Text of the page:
Sam Bough (1822–1878) Bough was a Scottish landscape painter. His inspiration came largely from the scenery of Scotland and the North of England. His early work is characterized by an incredibly detailed rendering; after 1860, he adopted a much broader manner. He often worked in watercolour, but was principally an oil painter. He was born in Carlisle, the son of a shoemaker, he began his artistic life as a theatre scene painter in Glasgow and Manchester. James Macnee encouraged the young man to take up easel painting. Around 1850, Samuel Bough moved to 2 Muir Street, Hamilton, in order to be near to Cadzow Forest. He lived there from 1852-4 and workedwith Alexander Fraser. The venerable Cadzow oak trees are sometimes claimed to be part of the Caledonian Forest which once covered the entire country. Some people believe they may have been planted by King David who died in 1153 AD. Ring measurement techniques suggest they date from 1444. In 1851 he painted the forest in oil winning the West of Scotland Fine Art Association’s gold medal for the best Scottish landscape. In Cadzow Forest painted in 1857, influenced by McCulloch, is a 'magnificent' portrait of two ancient trees. Caw praised Samuel Bough's "feeling for air and atmosphere and movement, and for broad and scenic effects."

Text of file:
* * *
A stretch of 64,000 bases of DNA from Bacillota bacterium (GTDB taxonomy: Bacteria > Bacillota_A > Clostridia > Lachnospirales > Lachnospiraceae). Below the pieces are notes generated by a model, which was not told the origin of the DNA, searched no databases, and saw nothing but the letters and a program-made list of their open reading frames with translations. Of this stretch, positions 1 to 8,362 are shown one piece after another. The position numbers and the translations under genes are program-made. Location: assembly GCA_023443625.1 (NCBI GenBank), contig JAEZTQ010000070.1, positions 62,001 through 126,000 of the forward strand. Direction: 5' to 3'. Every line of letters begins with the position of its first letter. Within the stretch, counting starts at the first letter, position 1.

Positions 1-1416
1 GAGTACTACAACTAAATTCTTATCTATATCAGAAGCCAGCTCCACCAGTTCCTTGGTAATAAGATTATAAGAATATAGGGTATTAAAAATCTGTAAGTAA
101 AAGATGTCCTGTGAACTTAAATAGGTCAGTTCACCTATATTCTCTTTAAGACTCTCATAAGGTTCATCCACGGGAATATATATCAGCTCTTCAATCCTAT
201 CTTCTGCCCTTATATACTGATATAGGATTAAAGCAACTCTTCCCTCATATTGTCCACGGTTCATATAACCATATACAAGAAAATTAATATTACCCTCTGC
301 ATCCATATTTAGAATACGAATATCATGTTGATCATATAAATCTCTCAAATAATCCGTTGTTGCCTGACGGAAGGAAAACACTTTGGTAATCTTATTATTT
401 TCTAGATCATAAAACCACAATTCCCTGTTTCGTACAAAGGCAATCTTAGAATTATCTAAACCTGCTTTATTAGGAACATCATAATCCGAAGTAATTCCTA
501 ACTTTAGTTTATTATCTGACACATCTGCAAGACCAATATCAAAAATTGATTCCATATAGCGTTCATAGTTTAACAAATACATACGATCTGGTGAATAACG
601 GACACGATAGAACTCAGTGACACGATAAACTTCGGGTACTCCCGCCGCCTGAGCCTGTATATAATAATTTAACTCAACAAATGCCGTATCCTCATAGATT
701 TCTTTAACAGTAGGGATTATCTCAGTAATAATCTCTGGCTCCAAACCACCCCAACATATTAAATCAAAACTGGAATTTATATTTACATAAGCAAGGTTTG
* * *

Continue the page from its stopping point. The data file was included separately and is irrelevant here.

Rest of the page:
He later fell out with McCulloch, (their dogs apparently taking sides in the dispute). He was admired by Robert Louis Stevenson and painted a view of his house at Swanston, and the construction of Dubh Artach lighthouse. The engineering work for the latter was undertaken by the brothers Thomas and David Stevenson, Robert Louis' father and uncle respectively. He later settled in Edinburgh and followed Turner in becoming a skilful painter of sea ports. Examples include St. Andrews, and The Dreadnought from Greenwich Stairs: Sun Sinking into Vapour 1861, Private Collection.
R. L. Stevenson penned a glowing obituary of him.
Untitled Landscape - 1860 16 x 24 in. Oil on canvas